Monday Muse: Classism in Theater

Heyo, and welcome to the Monday Muse.

As you might have noticed, I am not A, who is scheduled to do today’s post. She is in tech rehearsals today and won’t be able to make it to Cactuslandia, so I agreed to step in and take care of it.

Of course, now she gets to deal with the fact that I’m going to steal today’s topic from a conversation we had yesterday as we were driving to the theater to see Civil War. So… here we go.

A and I love theater. Probably for different reasons and definitely at different levels, but both of us love it. So we both enjoy taking the opportunity to see something when the time comes. Now, admittedly, I’m not nearly as much into musicals as A is, so I don’t see as many, but the point still stands that we enjoy an evening of live theater.

But neither of us are particularly wealthy, so it can be economically unfeasible to see as much as we would like. Especially since the ticket prices are often astronomical. Seriously… you think a movie ticket is bad? I could see 5-6 movies for the price of a cheap show. Now, I’m not saying that theater isn’t worth the money — of course it is — but the prices being what they are has the unfortunate side effect of homogenizing the theater-going audience. In effect, theater is segregated, but not on racial lines; rather, class is the dividing factor. The poor simply cannot go.

It’s more than just ticket costs, as well. Even the debate about proper attire has economic undertones. Do we dress up or come as we are? In a movie theater, we can wear whatever; there is no need to prove that we belong by looking the part. But the debate over proper attire in live theater serves as an economic barrier; it’s proof that live theater is not nearly as egalitarian as film. Of course, the fact that there’s a debate at all is indicative of a thawing in those socio-economic lines. But the looks I’ve received for wearing Chucks — even with a nice outfit — would indicate that these rules serve to prove who the right people are.

Now, things are getting better. There are lotteries, student discounts, education outreach programs, rush tickets, etc. Up at the Stratford Festival, there are two-for-one deals, half off tickets, and a program for high school and college aged kids to get tickets from $15 bucks (which is how A and I got half of our tickets, to be perfectly honest). But, and this is a big but, a lot of these programs end when you turn 26. Sure, you can still rush or go for the lottery, but then you’re leaving things up to luck. And theater shouldn’t be about luck. Theater is too important, and too wonderful, to be left up to luck.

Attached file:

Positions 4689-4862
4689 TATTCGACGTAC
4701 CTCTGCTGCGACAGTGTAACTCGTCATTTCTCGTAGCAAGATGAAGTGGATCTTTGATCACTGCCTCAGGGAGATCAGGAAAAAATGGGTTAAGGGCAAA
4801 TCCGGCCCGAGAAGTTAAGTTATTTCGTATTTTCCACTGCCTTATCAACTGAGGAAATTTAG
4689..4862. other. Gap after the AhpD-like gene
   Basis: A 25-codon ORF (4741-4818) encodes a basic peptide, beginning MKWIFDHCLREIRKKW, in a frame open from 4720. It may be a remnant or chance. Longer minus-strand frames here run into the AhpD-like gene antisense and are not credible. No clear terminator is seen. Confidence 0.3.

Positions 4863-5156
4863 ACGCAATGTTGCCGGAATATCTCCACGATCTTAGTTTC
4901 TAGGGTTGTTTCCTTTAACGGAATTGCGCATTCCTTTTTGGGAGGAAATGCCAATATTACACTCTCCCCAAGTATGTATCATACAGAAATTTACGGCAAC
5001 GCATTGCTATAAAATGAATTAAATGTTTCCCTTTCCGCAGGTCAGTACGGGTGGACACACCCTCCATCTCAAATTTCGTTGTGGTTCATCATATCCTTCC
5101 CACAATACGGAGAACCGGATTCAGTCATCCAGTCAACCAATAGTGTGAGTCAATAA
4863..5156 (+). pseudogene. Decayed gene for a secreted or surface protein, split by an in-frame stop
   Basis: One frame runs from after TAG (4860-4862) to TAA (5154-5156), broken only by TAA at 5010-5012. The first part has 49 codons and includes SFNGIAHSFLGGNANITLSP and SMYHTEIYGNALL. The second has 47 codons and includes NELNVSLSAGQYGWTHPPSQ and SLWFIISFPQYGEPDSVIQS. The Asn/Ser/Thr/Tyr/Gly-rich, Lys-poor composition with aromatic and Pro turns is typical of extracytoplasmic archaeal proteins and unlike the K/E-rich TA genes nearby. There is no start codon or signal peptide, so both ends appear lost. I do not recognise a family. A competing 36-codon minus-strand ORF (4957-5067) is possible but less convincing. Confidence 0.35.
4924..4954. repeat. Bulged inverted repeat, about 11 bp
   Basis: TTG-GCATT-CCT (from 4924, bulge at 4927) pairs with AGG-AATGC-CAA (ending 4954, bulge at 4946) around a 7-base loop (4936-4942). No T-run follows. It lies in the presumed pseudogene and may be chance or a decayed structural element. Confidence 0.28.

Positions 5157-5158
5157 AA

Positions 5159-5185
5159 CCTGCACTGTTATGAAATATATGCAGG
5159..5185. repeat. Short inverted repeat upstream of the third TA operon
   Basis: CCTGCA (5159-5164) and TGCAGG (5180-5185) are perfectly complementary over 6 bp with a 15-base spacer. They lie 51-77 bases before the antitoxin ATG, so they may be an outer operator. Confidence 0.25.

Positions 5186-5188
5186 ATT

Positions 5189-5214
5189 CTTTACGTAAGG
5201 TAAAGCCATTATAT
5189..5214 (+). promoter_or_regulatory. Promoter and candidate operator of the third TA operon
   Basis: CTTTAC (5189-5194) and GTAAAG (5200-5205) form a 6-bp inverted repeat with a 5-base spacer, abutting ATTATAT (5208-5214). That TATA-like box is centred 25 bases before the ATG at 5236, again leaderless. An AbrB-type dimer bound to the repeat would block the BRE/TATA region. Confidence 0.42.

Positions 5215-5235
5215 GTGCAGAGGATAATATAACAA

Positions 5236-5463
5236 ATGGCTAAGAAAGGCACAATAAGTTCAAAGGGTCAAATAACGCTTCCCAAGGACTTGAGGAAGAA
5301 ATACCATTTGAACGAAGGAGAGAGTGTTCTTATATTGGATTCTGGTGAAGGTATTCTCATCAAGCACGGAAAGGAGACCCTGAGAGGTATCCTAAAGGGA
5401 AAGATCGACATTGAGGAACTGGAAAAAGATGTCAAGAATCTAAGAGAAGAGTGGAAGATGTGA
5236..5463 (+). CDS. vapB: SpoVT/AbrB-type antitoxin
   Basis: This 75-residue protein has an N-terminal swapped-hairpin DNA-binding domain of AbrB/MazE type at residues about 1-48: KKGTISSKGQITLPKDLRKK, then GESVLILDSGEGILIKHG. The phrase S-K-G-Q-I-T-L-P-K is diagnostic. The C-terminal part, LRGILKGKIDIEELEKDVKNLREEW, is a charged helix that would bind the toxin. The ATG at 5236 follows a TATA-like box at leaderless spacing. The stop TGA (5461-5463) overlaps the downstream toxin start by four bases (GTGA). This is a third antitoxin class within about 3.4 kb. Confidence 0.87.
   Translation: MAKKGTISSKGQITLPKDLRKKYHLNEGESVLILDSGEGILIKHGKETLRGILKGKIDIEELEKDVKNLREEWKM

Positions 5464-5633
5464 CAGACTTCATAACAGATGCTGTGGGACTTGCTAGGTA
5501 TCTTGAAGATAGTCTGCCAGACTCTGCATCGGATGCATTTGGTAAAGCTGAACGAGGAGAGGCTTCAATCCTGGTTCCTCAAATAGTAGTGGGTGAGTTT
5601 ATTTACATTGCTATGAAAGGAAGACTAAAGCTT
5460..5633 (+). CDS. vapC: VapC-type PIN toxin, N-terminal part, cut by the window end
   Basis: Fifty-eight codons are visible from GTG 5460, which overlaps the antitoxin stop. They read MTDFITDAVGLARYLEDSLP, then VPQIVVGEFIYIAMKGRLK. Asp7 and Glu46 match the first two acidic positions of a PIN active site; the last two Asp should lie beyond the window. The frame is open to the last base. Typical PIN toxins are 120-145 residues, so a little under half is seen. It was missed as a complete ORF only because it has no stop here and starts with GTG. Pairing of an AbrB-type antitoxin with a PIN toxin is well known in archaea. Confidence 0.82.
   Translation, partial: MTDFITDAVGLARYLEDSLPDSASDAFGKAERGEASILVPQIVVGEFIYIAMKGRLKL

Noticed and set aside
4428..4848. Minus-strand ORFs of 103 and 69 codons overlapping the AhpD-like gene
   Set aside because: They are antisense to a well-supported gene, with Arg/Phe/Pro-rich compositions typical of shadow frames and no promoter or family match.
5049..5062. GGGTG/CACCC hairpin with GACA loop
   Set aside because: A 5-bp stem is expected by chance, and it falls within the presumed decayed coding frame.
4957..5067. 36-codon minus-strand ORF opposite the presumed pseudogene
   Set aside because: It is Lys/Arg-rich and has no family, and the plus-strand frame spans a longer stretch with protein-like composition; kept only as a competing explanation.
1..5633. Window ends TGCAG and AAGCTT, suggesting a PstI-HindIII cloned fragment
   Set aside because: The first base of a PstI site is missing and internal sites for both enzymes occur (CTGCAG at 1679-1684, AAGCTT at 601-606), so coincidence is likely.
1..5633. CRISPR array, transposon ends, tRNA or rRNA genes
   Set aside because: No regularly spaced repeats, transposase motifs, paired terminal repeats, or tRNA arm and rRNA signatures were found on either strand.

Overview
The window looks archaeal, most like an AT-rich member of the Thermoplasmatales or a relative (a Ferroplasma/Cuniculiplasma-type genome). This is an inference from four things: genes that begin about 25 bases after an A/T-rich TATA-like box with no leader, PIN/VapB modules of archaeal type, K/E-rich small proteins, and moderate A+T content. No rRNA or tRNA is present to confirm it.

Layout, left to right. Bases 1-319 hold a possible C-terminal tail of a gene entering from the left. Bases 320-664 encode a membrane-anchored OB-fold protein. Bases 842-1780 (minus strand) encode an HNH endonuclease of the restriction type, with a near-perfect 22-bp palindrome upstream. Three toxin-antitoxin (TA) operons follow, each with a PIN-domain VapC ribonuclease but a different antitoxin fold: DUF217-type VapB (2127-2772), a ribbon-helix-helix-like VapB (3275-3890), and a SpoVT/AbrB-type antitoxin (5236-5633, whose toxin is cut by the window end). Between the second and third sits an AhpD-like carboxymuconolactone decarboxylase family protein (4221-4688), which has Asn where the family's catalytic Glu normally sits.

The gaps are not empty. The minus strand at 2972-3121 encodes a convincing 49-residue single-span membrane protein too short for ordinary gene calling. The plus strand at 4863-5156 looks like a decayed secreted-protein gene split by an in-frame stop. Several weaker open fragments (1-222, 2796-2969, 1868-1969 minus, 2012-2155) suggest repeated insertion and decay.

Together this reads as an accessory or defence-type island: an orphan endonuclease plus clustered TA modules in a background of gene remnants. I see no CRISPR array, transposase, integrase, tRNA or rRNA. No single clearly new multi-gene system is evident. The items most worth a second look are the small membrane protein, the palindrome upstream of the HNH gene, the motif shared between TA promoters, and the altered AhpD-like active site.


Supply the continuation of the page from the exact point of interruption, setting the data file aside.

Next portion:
Back in Shakespeare’s day, groundling “seats” cost a penny. All but the most absolutely destitute could afford to go to the Globe for Bill’s latest project, and they would see the same show as everyone else. But then came the big divide during the Restoration. The rich got the “legitimate” theater while the poor got music halls and vaudeville. Eventually, we got film and audiences converged once more. But theater… theater remained the province of the rich. (As did opera, of course.) And this is not right. Because that economic divide in audiences has also lead to the belief that theater is elitist, especially stuff like Shakespeare. Theater-goers are the rich, out-of-touch types, too snooty and fancy to know what “real folk” like. And that, in turn, has led to the belief that stuff like Shakespeare is boring… even though he’s got as many dick jokes as anyone could want.

We need to make a campaign to fix that. Theater needs to be for everyone. It shouldn’t be about age or luck, but allowing everyone in. Will it end up being a little rowdier than we’re used to? Yes. But maybe that’ll make the experience just a little bit more genuine. Because I, for one, wish theater was more like it was in Shakespeare’s day.

(A would also want me to tell everyone this post is brought to you by the fact that she couldn’t see a show she really wanted to see because she just aged out of the Student Discount programs. Maybe it sounds whiney, but that should not have happened. People who want to see theater should be able to see theater regardless of their economic status.)



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